County [ ɡəˈʃpaːnʃaft ] is the German translation of the Slavic župa ( Serbian and Croatian županija ) as well as the Hungarian ispánság , which in turn was borrowed from Slavic and provided the model for the German borrowing. In Hungarian, the term refers to the counties (also "counties"), which could also be referred to as megye or vármegye using a Magyar term .
A župa was originally the Slavic name of a relatives who settled together. In the early Middle Ages, župa was used as a name for small-scale territorial units with different functions among the Western and Southern Slavs ( Slovenes , Daleminzers , Nisans , Great Moravia , Poles , Bohemians , Bulgarians , Croats , Serbs , Bosnians ). In many areas the term was used throughout the Middle Ages (especially in Serbia and Croatia). The head of a župa was always called župan (Eng. " Gespan ").
Around the year 1000, counties were established - especially based on the model of Great Moravia - as regional administrative units in the newly formed Kingdom of Hungary . In German they are mostly referred to as Komitate (from the Latin comitatus ), especially for the Middle Ages . Various names are initially used in contemporary Latin texts, but only the form comitatus has been used since the 13th century . The Hungarian names included vármegye , and more rarely ispánság . The headmaster's name was ispán , since the 15th century főispán (German usually Gespan; since the 15th century Obergespan). The Latin name was always comes , but initially with various additions, since the Latin expression comes ("prince, count") was initially used for various titles of nobility. The Hungarian name vármegye means - literally translated - something like castle area, castle area.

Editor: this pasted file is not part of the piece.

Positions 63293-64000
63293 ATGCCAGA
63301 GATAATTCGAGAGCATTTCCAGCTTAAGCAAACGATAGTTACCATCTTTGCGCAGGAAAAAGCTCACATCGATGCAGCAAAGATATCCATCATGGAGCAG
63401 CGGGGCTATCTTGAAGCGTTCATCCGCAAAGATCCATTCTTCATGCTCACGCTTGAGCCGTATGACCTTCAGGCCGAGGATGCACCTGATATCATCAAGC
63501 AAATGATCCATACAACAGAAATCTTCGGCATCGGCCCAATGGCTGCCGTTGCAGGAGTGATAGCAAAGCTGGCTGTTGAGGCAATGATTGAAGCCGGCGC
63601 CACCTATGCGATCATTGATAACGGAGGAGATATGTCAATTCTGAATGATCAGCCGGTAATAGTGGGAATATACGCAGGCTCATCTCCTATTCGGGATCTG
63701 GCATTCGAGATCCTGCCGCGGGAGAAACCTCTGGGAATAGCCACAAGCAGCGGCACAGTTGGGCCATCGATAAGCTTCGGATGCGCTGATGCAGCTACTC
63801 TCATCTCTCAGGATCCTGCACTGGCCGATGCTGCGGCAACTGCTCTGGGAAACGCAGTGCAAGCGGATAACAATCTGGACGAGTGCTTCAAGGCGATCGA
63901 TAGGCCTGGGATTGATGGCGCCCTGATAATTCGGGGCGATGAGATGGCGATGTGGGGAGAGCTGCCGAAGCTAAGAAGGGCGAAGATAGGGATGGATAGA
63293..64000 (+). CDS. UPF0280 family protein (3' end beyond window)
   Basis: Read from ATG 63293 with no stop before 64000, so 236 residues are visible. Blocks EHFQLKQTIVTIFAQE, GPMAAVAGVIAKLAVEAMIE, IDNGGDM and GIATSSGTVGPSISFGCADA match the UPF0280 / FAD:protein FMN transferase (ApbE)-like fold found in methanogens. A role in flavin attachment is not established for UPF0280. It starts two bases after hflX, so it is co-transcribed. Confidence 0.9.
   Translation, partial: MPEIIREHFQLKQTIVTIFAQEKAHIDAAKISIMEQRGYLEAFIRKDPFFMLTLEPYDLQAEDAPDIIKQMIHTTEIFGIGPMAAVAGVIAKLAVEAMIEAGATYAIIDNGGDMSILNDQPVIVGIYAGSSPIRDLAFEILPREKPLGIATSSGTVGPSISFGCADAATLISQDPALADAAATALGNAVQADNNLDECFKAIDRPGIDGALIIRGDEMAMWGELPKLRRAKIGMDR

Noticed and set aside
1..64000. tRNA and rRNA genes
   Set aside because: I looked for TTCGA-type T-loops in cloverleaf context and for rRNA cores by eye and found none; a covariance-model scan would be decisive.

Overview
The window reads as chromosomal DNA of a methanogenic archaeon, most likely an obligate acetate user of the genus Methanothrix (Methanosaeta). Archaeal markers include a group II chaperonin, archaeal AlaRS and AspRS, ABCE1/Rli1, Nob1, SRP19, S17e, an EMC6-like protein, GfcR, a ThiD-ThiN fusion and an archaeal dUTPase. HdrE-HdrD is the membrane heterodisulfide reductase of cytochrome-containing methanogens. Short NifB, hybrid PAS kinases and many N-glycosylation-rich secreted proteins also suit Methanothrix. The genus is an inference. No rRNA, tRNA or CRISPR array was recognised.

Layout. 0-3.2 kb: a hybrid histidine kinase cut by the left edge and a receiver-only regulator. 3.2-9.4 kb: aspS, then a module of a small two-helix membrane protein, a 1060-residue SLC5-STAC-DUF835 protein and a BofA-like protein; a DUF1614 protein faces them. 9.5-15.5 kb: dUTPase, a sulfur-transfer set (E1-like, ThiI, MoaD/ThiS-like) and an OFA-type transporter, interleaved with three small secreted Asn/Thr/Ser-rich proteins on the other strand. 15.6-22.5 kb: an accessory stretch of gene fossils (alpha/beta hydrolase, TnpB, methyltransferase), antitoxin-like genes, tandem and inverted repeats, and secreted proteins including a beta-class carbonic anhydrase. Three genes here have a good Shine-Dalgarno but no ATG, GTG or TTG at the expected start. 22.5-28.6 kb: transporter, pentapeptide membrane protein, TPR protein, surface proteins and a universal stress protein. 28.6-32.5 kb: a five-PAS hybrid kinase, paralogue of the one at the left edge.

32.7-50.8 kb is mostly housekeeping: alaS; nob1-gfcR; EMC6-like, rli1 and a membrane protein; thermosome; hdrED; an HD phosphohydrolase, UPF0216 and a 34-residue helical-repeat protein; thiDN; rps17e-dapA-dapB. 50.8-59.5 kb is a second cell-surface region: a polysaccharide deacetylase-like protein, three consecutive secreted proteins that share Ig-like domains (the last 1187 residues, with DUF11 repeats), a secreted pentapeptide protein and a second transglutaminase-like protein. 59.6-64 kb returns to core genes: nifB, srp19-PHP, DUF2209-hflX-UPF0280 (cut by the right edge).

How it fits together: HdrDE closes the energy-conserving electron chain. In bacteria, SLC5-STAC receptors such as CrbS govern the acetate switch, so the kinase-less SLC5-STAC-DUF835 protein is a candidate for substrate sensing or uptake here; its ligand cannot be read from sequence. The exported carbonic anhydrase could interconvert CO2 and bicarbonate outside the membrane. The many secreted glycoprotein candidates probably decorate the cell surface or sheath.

Three successor states of the Kingdom of Hungary kept the traditional name.
- In the Republic of Croatia , the districts are still called županija (county) and their board is called župan (Gespan).
- The First Slovak Republic (1939–1945) was divided into six counties. In today's Slovakia , the old terms župa (county) or župan (Gespan) are sometimes used as alternative names for the samosprávny kraj (singular), plural samosprávne kraje (self-governing districts) or their heads.
- In modern Hungary , the administrative districts are now called megye , but are now (again) translated into German mostly as county .
- In Slovenia , however, the importance has changed. As Župan is mayor called.
- The First Czechoslovak Republic was divided into 21 župy ( counties ) from 1920 to 1927 .
Richard Becker: Supanie, Burgward and Pfarrsprengel in Daleminze . In: New archive for Saxon history and antiquity . tape 38 , no. 3-4 , 1917, pp. 273-300 ( online [accessed February 14, 2013]).
- Word in duden.de
- Holm Sundhaussen : Streiflichter from the history of Serbia . In: East-West. European Perspectives , Vol. 9 (2008), Issue 1, pp. 243-252.
- Vladimíra Černá: Přijetí a realizace župního zákona z roku 1920 , muni.cz